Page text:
Dardenne Visits Press Club

Louisiana Commissioner of Administration Jay Dardenne, seen here at the Press Club of Baton Rouge's May 14 luncheon, said the state needs to find permanent solutions to its budget woes rather than temporary fixes.

BATON ROUGE – The upcoming special session will allow lawmakers another chance – and maybe not the last – to halt deep cuts to the state healthcare system, the Commissioner of Administration for the Governor’s Office said Monday.

The failure to fund Medicaid proved that budget cuts alone would not remedy the state’s fiscal woes, Commissioner of Administration Jay Dardenne told the Press Club of Baton Rouge at its weekly luncheon Monday at the Argosy Atrium.

“Pundits who say we need to live within our means are now being proven wrong,” he said. “The budget passed by the House simply ignored the healthcare needs of the state and will not fund the Louisiana Department of Health and Hospitals to the level needed to provide optional services.”

Dardenne addressed the Press Club three hours before Gov. John Bel Edwards made the official call for the session, which will begin May 22. The extraordinary session – which will allow for creation of new revenue – will come after an early end to the regular session on May 18 and would continue up to 11:59 p.m. June 4.

The budget will likely require a combination of cuts and new revenue. The state must close a $648 million gap in the budget – based on the Revenue Estimating Conference projections – which will appear after the temporary one-cent sales tax expires June 30.

The budget will also include $120 million in new cuts, all to the general fund.

“There won’t be a miracle fix on this budget … there’s no way to fix this budget,” Dardenne said. “The only responsible way to do that will be to replace the revenue that rolls off the books July 1.”

Gov. Edwards could summon lawmakers back to Baton Rouge after the special session if they fail to reach a compromise on the 2019 budget, which takes effect July 1.

“We need to fix this, and we need to fix it now, and we’re not looking for a temporary solution to get us through an election year,” Dardenne said. “The message Louisiana needs to send is that we’re fixing our problems in a permanent, responsible way and not by kicking the can down the road.

“If there was an national association of can-kickers, Louisiana would be a charter member,” he said.

Dardenne visited the Press Club on the heels of a state Department of Health and Hospitals mailout to 37,000 state Medicaid recipients to inform them they may lose coverage due to budget cuts.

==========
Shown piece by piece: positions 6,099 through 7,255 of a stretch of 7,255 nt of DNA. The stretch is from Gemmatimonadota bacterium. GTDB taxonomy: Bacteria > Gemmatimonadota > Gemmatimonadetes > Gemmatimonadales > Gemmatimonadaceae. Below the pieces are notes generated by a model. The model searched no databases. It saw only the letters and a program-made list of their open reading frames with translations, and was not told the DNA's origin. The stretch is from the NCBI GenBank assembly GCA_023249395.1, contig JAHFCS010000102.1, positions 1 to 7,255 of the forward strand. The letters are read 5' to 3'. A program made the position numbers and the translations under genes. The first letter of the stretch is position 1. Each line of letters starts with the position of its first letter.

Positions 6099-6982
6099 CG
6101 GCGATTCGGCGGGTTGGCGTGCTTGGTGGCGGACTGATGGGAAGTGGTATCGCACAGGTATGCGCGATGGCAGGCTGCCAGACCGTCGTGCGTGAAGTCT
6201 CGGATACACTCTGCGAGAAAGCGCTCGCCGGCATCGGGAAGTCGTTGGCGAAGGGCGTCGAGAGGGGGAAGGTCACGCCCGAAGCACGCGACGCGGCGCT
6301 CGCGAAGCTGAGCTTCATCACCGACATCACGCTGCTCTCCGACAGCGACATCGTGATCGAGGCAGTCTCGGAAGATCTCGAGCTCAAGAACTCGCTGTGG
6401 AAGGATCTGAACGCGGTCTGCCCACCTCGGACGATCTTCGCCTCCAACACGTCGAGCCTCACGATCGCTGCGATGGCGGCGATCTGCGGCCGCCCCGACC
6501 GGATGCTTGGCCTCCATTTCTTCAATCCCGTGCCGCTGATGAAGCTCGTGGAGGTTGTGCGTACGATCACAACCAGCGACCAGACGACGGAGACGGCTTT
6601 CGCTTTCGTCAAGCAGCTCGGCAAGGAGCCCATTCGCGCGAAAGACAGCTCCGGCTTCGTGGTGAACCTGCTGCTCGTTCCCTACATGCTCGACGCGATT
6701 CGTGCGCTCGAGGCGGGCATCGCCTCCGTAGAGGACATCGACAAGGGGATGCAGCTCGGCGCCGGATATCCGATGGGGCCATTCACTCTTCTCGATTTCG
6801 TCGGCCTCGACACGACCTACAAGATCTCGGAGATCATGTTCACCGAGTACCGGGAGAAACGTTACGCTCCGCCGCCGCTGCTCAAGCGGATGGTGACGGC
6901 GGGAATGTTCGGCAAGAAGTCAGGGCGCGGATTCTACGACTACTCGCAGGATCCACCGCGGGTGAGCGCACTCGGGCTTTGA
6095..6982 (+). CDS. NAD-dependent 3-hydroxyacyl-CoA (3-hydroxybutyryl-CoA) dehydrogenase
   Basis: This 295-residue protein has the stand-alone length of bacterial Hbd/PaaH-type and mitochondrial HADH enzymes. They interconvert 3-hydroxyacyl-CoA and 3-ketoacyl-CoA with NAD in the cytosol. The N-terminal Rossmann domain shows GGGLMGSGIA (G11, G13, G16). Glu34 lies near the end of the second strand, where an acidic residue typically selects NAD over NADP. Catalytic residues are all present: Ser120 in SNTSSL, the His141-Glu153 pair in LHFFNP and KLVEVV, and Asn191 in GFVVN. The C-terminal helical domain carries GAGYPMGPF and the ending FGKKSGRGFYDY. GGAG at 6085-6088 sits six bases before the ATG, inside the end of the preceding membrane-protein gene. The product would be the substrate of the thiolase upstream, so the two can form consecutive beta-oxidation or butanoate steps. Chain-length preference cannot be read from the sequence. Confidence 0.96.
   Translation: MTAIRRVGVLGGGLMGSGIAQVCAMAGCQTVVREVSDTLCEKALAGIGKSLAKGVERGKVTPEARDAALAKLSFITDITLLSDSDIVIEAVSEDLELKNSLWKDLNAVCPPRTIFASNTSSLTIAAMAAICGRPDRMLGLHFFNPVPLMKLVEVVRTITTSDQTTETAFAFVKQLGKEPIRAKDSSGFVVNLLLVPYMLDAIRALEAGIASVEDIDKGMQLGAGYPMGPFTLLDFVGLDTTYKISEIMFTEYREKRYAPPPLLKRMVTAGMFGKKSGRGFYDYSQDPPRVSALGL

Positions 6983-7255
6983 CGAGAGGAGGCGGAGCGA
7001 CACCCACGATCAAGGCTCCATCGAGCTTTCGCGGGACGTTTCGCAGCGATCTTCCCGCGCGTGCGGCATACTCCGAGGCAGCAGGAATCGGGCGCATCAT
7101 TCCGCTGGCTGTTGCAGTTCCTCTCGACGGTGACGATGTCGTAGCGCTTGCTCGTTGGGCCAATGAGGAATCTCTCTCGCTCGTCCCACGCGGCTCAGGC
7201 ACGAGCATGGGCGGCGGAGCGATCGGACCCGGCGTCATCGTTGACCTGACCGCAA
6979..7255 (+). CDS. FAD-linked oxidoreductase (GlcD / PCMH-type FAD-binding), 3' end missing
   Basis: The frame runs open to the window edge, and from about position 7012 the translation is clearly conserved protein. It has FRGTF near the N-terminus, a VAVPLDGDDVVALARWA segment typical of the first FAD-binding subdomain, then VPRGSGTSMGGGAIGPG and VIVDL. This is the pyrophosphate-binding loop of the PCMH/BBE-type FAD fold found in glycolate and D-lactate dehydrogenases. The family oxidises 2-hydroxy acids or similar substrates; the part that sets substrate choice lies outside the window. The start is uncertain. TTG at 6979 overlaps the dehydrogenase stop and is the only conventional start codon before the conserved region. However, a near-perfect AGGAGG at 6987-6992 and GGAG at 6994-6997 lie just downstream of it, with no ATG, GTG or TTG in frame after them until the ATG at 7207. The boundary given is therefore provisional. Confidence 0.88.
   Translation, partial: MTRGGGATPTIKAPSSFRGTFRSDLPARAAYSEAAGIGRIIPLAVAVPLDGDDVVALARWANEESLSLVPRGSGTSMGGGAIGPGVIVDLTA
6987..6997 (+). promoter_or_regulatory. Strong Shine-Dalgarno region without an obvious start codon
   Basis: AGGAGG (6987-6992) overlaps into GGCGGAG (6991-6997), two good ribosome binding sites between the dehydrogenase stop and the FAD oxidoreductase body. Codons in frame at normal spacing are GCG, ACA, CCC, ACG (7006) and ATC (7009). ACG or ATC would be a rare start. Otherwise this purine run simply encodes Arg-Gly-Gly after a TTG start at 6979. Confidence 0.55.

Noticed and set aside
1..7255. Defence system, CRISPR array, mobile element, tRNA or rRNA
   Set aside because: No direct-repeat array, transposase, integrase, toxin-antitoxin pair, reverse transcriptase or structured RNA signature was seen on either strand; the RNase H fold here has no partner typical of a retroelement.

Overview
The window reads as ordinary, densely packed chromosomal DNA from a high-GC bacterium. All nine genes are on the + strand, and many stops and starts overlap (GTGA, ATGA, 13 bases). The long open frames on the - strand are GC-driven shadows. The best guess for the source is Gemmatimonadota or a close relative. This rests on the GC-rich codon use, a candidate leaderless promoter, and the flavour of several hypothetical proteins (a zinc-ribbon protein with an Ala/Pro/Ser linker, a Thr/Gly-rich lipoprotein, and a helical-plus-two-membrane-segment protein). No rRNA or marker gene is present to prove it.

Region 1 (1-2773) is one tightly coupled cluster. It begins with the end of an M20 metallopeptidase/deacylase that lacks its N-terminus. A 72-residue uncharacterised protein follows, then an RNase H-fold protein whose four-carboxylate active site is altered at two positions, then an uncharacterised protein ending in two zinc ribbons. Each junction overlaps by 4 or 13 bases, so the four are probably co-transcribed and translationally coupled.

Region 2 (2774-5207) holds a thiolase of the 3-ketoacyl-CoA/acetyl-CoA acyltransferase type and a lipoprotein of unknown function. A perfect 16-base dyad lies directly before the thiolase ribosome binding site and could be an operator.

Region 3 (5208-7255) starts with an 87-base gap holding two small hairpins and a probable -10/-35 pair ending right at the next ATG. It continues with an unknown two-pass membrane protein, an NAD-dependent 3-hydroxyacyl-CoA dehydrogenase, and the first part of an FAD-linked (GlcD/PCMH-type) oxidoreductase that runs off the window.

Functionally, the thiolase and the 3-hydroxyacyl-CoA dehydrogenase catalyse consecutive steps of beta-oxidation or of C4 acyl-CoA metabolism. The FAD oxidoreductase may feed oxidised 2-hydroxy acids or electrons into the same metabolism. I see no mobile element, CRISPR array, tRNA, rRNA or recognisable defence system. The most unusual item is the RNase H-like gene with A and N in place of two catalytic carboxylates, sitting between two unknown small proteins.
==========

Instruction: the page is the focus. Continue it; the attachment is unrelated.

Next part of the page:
The state acted in the best interests of the recipients when they issued the notices, Dardenne said.

The recipients needed adequate time to seek other services or find living arrangements outside of a nursing home.

“Rather than a simple phone call that it may happen, we put them on notice through a letter that it may happen – and it could very well happen,” Dardenne said. “It was properly worded with a lot of careful thought.”

The mailout reached recipients amid the ongoing stalemate between House Democrats and most Republicans over a budget which includes $650 million in cuts, with the bulk of the reductions coming from healthcare.

House and Senate Republicans deemed the mailout a “scare tactic.”

“Had it been done for a scare tactic, we’d have sent them out to one million people rather than 37,000,” Dardenne said. “We regret having to do it because we didn’t want to reach this point, and that’s why we had a special session earlier this year.”

Others considered the move premature, but Dardenne said he and Gov. Edwards had originally planned to mail the notices May 1.

Gov. Edwards sharply criticized the $28 billion budget the House approved in April, which passed mainly along party lines.

Dardenne hopes the session brings a renewed sense of compromise, something he said has become a rarity at the State Capitol.

“Compromise hasn’t disappeared, but it’s under a lot of stress,” he said. “It’s not a dirty word, nor does it recognize weakness.

“It’s a recognition for the greater good and for the people you represent and shows that the public is served better by the agreement of both parties rather than by leaving a devastating impact on what we can’t fix in six weeks,” Dardenne said.

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